Therapeutic Hypothermia for Treatment of Neonatal Encephalopathy

Current Research and Nursing Care

Carmen K. Cederholm, BSN, RN, CCRN; C. Michael Cotten, MD, MHS

Disclosures

NAINR. 2014;14(2):77-81. 

In This Article

Who Should Be Cooled?

A gestational age of 36 weeks is usually the minimum age required for TH.[11,12] Cooling of younger infants has not been studied on a large scale; however, some institutions have expanded the eligibility down to 34 weeks gestational age.[32,33] Additionally, the therapeutic window for hypothermia ends at 6 hours of age and it is believed that implementation after that time does not yield the same level of protection.[4] Therefore, the infant must be less than 6 hours old. General exclusions include presence of major congenital anomalies or weight less than 1800 grams.[34] Then, a combination of clinical findings, lab results, and neurological examination is used to diagnose NE. Some institutions may also use amplitude-integrated electroencephalography (aEEG) to identify cooling candidates.[35]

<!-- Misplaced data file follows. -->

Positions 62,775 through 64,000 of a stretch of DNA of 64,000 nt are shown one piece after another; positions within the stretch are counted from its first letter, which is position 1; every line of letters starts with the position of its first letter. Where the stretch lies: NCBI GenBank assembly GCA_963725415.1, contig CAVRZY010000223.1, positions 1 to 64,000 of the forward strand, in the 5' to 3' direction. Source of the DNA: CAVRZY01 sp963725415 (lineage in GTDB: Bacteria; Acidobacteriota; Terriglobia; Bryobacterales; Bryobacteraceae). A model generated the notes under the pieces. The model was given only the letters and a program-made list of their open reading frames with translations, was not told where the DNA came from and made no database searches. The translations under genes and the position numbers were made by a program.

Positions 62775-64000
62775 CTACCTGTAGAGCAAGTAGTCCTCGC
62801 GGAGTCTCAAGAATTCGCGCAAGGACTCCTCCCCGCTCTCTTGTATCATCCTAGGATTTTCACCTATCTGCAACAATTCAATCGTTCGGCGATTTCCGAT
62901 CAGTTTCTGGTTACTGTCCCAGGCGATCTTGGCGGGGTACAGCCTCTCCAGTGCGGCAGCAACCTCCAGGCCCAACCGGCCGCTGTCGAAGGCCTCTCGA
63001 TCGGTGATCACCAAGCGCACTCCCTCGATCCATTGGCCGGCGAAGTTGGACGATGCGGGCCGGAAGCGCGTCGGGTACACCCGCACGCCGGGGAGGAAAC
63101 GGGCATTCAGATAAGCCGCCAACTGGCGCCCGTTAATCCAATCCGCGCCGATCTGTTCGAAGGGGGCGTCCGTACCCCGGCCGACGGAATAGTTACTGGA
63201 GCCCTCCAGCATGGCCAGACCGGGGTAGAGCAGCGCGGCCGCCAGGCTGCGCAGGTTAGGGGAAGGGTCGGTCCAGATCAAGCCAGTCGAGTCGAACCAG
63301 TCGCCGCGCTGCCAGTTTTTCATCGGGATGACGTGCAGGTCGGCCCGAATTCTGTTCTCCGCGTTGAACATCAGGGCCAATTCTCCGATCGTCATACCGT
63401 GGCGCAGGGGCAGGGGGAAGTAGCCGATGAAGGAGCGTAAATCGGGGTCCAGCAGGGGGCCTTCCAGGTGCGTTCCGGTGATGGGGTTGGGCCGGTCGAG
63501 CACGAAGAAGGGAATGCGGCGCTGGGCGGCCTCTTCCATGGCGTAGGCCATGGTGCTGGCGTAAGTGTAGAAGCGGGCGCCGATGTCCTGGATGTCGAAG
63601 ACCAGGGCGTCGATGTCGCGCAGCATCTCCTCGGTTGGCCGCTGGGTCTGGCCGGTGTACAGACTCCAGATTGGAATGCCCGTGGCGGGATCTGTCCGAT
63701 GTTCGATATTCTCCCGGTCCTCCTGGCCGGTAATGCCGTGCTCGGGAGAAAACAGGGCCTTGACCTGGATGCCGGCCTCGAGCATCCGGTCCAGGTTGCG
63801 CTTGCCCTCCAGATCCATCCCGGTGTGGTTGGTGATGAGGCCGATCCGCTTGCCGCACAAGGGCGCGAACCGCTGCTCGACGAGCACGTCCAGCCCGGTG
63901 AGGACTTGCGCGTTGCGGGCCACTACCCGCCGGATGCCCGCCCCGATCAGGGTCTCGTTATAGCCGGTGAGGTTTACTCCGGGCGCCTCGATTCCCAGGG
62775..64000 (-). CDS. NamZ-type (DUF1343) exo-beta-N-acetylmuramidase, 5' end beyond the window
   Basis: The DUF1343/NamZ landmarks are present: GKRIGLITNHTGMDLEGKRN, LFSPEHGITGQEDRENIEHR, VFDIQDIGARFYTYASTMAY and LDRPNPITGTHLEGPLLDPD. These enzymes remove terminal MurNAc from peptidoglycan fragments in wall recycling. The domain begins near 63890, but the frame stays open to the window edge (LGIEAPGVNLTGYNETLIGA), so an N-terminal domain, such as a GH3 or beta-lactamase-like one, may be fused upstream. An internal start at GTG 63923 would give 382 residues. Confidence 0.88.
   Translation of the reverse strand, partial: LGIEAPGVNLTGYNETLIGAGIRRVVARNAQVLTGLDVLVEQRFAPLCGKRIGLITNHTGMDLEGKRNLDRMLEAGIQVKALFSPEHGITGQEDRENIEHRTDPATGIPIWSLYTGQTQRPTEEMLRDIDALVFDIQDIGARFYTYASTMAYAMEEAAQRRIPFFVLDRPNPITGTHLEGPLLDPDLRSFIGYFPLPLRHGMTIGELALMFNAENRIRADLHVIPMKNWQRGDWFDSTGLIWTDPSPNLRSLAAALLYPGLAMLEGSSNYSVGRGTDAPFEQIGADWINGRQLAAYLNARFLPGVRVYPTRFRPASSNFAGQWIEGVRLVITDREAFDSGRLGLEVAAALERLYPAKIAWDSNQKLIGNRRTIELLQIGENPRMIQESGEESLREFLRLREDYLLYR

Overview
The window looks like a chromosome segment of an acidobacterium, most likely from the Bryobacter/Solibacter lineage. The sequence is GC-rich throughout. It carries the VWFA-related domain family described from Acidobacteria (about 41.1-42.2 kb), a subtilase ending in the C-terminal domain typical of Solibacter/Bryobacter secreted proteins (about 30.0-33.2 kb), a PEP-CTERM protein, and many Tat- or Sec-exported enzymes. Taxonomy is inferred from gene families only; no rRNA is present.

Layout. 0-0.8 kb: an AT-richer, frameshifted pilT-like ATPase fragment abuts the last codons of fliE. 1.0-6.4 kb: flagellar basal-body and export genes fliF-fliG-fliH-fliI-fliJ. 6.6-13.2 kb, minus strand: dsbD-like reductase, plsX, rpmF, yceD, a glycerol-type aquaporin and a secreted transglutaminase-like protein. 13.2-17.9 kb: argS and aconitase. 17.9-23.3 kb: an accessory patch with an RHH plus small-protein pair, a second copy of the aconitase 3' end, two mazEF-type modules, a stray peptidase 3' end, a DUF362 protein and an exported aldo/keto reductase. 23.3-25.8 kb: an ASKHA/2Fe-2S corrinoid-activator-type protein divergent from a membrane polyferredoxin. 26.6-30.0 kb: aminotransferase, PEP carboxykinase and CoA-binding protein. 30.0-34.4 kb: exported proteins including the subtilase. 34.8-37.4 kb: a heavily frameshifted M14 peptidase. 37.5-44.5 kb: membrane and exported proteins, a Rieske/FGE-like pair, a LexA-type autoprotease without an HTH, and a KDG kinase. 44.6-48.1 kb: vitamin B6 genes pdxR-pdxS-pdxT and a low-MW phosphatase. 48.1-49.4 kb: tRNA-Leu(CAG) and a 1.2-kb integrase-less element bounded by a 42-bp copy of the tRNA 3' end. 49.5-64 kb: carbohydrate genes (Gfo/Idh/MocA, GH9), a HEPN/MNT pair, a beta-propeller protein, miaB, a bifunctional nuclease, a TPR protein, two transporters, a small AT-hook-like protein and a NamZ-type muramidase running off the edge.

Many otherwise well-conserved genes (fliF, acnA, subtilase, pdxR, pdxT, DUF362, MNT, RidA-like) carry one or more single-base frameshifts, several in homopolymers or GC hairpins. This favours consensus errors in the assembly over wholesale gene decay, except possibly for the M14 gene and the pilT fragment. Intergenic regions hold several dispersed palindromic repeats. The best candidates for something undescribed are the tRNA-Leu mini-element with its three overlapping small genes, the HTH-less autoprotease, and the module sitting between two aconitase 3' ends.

Clinical findings that indicate NE include history of an acute perinatal event such as cord prolapse or placental abruption, Apgar ≤ 5 at 5 or 10 minutes, and continued need for resuscitation or ventilator support after delivery.[34] Lab results indicative of increased risk for NE include cord blood or postnatal blood gas pH of ≤ 7.0 at ≤ 1 hour of life or base deficit ≥ 16 mEq/L at ≤ 1 hour of life.[34] Neurological status is assessed using the modified Sarnat score and infants are categorized as mild, moderate, or severe if they present with 3 of the 6 indicators for a stage.[34] Generally, only infants with moderate to severe NE will be cooled.[34] A decision tree adapted from the NICHD NRN Whole Body Hypothermia trial combining all eligibility criteria for cooling is provided in Table 2 .[36]

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